The author of this letter to the editor of Parson City's local newspaper argues that Parson City places a higher value on its public education than Blue City does, based on the amount of money spent for public schools. At first glance, this argument may seem convincing; however, on closer inspection one can quickly recognize that this letter is rife with unwarranted assumptions that lack relevant evidence.
First of all, the major assumption the author relies on is that the amount of money spent for public schools is well representative of the degree of value a city places on public education. In terms of money, it is true that Parson City spends much more money for its public schools than Blue City does, as the author mentions. However, there are numerous factors that determine a city’s quality of education. In other words, we cannot say that a city has high quality of education only because the city government spend a lot of money for its public schools. When we talk about quality of education, we take account of lots of things: student-teacher ratio, schools’ facilities, average score in national standardized test or narrow achievement gaps among students. However, the author does not consider as possible factor that could be crucial for quality of education, other than the amount of money spent for public schools.
Furthermore, we need to think of the reasons why Parson City spends such a lot of money for public schools and the subsequent money usage of the public schools in Parson City. It may be inevitable for Parson City to spend much money in public schools because these schools' facilities are incredibly poor, so students could not concentrate their study to date. This problem might have long been serious in Parson City, but the city government has neglected it. And this might be why Parson City has "recently" spent much money to improve the public school's facilities. Moreover, we do not know how money from the city government in Parson has been used by the public schools in Parson. Has it really been used for students and their education? The Parson's public schools may spend the money in vain while taking place useless school parties or building new school galleries just for schools' appearances. On the contrary, the majority of their students have not received good education because of poor curriculums and lazy teachers. If the author strengthen his argument, he needs to provide specific data about how the money from the government has been used in both two cities' public schools.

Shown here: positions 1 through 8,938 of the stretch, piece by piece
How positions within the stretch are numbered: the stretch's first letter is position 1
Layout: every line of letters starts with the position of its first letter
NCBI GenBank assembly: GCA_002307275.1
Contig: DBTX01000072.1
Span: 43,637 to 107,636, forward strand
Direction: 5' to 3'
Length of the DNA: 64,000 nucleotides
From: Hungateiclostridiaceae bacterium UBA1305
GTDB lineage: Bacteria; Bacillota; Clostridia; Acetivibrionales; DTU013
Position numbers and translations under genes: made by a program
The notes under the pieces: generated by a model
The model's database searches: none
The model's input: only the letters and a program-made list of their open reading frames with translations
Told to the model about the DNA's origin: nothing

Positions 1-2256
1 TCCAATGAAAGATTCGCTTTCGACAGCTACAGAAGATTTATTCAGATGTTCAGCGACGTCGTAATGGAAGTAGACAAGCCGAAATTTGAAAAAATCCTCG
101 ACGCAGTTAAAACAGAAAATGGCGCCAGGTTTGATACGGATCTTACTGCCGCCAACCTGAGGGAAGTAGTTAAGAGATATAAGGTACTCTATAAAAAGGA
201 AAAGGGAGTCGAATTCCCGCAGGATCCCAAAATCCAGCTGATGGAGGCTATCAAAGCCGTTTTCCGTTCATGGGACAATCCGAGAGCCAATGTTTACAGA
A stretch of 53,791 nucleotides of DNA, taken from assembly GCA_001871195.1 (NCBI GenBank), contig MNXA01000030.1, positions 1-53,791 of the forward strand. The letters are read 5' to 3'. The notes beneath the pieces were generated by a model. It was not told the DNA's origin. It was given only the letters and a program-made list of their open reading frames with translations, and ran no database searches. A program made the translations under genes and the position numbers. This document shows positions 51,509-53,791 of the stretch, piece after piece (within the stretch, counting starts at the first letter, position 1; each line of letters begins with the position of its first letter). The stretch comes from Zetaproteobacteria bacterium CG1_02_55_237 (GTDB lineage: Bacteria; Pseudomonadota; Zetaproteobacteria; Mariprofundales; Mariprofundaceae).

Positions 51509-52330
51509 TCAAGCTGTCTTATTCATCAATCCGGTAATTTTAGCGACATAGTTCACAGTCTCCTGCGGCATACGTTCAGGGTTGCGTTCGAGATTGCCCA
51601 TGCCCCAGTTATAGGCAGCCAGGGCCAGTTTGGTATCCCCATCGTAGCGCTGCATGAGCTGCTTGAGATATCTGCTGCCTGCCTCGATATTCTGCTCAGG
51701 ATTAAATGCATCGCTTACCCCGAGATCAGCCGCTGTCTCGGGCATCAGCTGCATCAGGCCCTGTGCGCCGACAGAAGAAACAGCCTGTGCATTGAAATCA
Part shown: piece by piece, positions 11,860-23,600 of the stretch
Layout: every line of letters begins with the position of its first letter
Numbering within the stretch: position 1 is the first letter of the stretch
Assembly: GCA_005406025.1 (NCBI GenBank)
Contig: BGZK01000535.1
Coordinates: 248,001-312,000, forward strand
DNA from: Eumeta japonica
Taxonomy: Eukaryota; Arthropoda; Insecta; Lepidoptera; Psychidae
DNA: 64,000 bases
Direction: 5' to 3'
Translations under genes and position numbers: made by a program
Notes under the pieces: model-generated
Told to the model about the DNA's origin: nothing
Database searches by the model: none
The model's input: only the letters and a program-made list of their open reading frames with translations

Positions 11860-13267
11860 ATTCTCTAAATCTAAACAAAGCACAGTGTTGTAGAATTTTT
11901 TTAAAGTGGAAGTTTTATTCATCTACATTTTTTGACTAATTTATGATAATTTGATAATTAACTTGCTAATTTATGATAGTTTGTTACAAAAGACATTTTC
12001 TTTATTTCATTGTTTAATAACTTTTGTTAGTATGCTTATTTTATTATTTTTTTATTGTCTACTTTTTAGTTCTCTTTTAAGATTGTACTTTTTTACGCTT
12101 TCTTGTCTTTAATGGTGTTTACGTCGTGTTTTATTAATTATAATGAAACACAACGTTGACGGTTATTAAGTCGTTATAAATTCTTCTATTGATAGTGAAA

Third, the author also assumes that there would be about the same number of students as well as residents between the two cities. However, the same number of residents does not necessarily means the same number of students. If there are considerably more students in Parson City than in Blue City, it would make sense that the amount of money spent for public schools in Parson is much higher than those in Blue. In reality, the majority of residents in Blue City may be senior citizens, so Blue City does not have to invest its money to public education. On the contrary, a lot of students and their young parents may reside in Parson City, thus making its government to spend much money for public schools. Moreover, it is entirely possible that in Blue City, there may be a lot of private schools while Parson City has a number of public schools. In such a case, the city government in Blue should not use its money from its citizens' taxes. Thus the author should present the evidence that prove the same number of students and public schools in both two cities.
To sum up, the author should provide more detailed and sound evidence about his claim.